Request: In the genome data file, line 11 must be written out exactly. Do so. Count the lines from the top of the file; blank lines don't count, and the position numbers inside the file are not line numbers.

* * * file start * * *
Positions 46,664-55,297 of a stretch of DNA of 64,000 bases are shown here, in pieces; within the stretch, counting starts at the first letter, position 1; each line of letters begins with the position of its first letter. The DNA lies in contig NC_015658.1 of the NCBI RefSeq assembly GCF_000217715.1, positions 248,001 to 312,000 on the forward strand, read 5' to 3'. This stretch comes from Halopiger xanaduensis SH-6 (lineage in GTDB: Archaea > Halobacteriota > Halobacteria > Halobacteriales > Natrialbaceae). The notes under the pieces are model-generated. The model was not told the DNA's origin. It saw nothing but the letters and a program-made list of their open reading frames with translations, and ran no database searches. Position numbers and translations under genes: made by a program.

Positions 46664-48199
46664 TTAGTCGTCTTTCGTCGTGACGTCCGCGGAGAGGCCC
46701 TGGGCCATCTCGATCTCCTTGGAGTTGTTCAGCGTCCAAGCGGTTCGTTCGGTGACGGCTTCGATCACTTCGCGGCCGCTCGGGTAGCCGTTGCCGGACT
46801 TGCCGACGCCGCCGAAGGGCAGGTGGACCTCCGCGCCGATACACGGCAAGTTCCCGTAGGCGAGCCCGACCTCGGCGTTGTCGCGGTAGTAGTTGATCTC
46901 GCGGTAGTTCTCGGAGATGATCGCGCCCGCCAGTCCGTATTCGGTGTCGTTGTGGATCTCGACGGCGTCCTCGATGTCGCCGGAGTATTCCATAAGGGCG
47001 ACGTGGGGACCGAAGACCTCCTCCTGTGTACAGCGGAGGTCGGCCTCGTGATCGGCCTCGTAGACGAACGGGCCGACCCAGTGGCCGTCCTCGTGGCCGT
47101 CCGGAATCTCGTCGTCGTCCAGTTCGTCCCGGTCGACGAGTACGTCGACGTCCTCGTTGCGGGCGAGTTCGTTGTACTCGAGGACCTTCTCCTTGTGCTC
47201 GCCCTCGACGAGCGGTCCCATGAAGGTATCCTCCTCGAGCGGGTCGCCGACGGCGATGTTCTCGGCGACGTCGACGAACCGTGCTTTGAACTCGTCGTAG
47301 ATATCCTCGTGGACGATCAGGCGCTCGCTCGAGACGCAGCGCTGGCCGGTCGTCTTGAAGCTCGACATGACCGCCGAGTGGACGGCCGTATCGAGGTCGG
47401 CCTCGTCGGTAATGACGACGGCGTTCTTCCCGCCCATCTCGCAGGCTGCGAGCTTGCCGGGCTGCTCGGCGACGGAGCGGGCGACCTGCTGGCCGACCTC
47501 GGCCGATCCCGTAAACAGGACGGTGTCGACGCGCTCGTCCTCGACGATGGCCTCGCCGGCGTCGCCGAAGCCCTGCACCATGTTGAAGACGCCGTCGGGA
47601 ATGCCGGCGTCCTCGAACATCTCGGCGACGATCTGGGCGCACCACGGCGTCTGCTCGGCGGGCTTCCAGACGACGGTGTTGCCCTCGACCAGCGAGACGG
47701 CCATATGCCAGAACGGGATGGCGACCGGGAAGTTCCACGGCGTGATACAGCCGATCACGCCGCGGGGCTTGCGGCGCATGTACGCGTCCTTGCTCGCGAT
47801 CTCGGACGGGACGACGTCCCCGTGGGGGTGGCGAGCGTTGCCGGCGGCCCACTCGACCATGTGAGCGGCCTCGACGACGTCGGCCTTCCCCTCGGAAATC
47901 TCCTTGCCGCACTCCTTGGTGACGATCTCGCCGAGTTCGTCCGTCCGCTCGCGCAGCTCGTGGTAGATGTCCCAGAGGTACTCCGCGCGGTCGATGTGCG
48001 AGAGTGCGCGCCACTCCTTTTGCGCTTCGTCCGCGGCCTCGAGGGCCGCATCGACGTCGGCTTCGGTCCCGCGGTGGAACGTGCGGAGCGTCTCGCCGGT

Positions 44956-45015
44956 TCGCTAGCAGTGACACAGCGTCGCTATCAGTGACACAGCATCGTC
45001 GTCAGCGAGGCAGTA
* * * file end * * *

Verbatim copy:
47401 CCTCGTCGGTAATGACGACGGCGTTCTTCCCGCCCATCTCGCAGGCTGCGAGCTTGCCGGGCTGCTCGGCGACGGAGCGGGCGACCTGCTGGCCGACCTC